Looking Beyond Borders: Sustaining Development in a Pandemic

Author Joan Allmaras, Philanthropic Services Specialist

May 13, 2021

Even as vaccinations accelerate in wealthy countries and economies begin to re-open, the COVID-19 pandemic is still far from over, and likely to linger longest in low-income and middle-income countries.

Recent surges in southeast Asia, particularly in India, and South America demonstrate the need to quickly vaccinate all communities. Worldwide, only 0.3% of all COVID-19 vaccines have been administered in low-income countries, increasing the likelihood of outbreaks, and that lockdowns and other restrictions will need to remain in place longer.

As a result, much of the progress made on other health and development priorities—education and gender equity, for example—is at risk of slowing down, or even being erased.

The UN attributes the first increase in global poverty in decades to the pandemic. 90% of students globally have been kept out of school since the pandemic began. Delivery of healthcare has also been severely disrupted, which has the potential to cause a spike in illness and death from other communicable diseases, like typhoid, smallpox and polio. Women have borne the brunt of the effects of COVID-19, and reports of violence against women and girls have increased significantly during the pandemic. Ongoing humanitarian crises and natural disasters remain a consistent threat as well.

As the pandemic continues, donors have an incredible opportunity to make a significant impact. By dedicating charitable dollars to international aid and development, donors help ensure that years of hard-fought gains are not lost due to COVID’s long tail and aftereffects. Many of these issues overlap, and in the best cases, gains made in one development area can drive gains in others.

  • COVAX is a global collaboration to ensure COVID-19 vaccines reach low-income countries. Until vaccines reach the majority of the world, all aspects of global health and development will continue to experience setbacks. Gavi, WHO and UNICEF have partnered to manage the development, manufacturing and delivery of COVID-19 vaccines to communities most in need.
  • While governments around the world have pledged to support India during this most recent outbreak, philanthropy can help as well. Donors can contribute to PATH, which is delivering medical oxygen to some of the hardest-hit communities in India.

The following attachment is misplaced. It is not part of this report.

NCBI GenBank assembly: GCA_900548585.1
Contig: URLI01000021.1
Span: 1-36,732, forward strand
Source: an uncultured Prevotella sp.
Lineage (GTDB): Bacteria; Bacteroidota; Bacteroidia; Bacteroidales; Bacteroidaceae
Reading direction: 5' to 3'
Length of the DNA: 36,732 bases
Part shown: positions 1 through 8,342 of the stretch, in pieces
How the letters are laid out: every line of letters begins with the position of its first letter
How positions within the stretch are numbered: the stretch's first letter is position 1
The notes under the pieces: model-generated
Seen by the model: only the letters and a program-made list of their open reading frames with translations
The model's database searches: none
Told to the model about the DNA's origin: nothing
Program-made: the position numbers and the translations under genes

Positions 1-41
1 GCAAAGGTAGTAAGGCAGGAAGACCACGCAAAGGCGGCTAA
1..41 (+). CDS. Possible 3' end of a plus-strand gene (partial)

• CAMFED was founded in 1993 to support girls’ education in Africa. Girls are most likely to drop out of school, and staff are focused on providing support to their students to mitigate the negative impacts of lockdowns and school closures.
  • Room to Read works primarily in low-income communities in Africa and southeast Asia to increase literacy and gender equity in education systems. The organization designed new methods to reach its students in remote areas, such as radio and television programs, and is also offering support via phone.
  • Global Rights for Women seeks to end violence against women and girls around the world through highly customized strategies and projects to address and enact systemic change.
  • Girls Not Brides is a UK-based organization committed to ending child marriage, the risk for which increases in times of severe economic hardship. Their global network of NGOs offers an opportunity for donors to explore projects and connect with activists around the world.
  • Last Mile Health operates primarily in Africa to bring healthcare to rural, remote communities. Their model focuses on designing and building community-based healthcare systems to address the shortage of healthcare workers and reduce the prevalence of preventable deaths.
  • Reliable access to clean water is critical to health, especially during a pandemic. water.org is dedicated to providing water and sanitation solutions to communities and families in 13 countries in Asia, Africa and Latin America.
  • Conservation International has been working for three decades to protect land and water around the world. Through their worldwide network of thousands of partners, the organization supports sustainable development efforts, recognizing the link between the health of humans and their surrounding natural environment.

These are just a few of the many organizations that have been working for years—even decades—to advance global relief and development efforts. While far from an exhaustive list, many of these organizations address the complex and overlapping challenges facing developing countries, and do so through local, on the ground partners and experts in the field.

For donors interested in direct international grantmaking, NPT’s Philanthropic Services team can help. Contact us at (888) 878-7900 or philanthropicservices@nptrust.org to learn more.

 

Joan Allmaras is a Philanthropic Services Specialist at NPT. She produces tailored, in-depth research on specific issues and geographic areas of interest to NPT’s donors. Ms. Allmaras holds a Bachelor of Arts from the University of San Diego and a Master of Science in Nonprofit Leadership from the University of Pennsylvania.

 

NPT is not affiliated with any of the organizations described herein, and the inclusion of any organization in this material should not be considered an endorsement by NPT of such organization, or its services or products. NPT does not provide legal or tax advice. This blog post is for informational purposes only and is not intended to be, and shall not be relied upon as, legal or tax advice. The applicability of information contained here may vary depending on individual circumstances.

 

To download a PDF of the original version of this blog post, click below: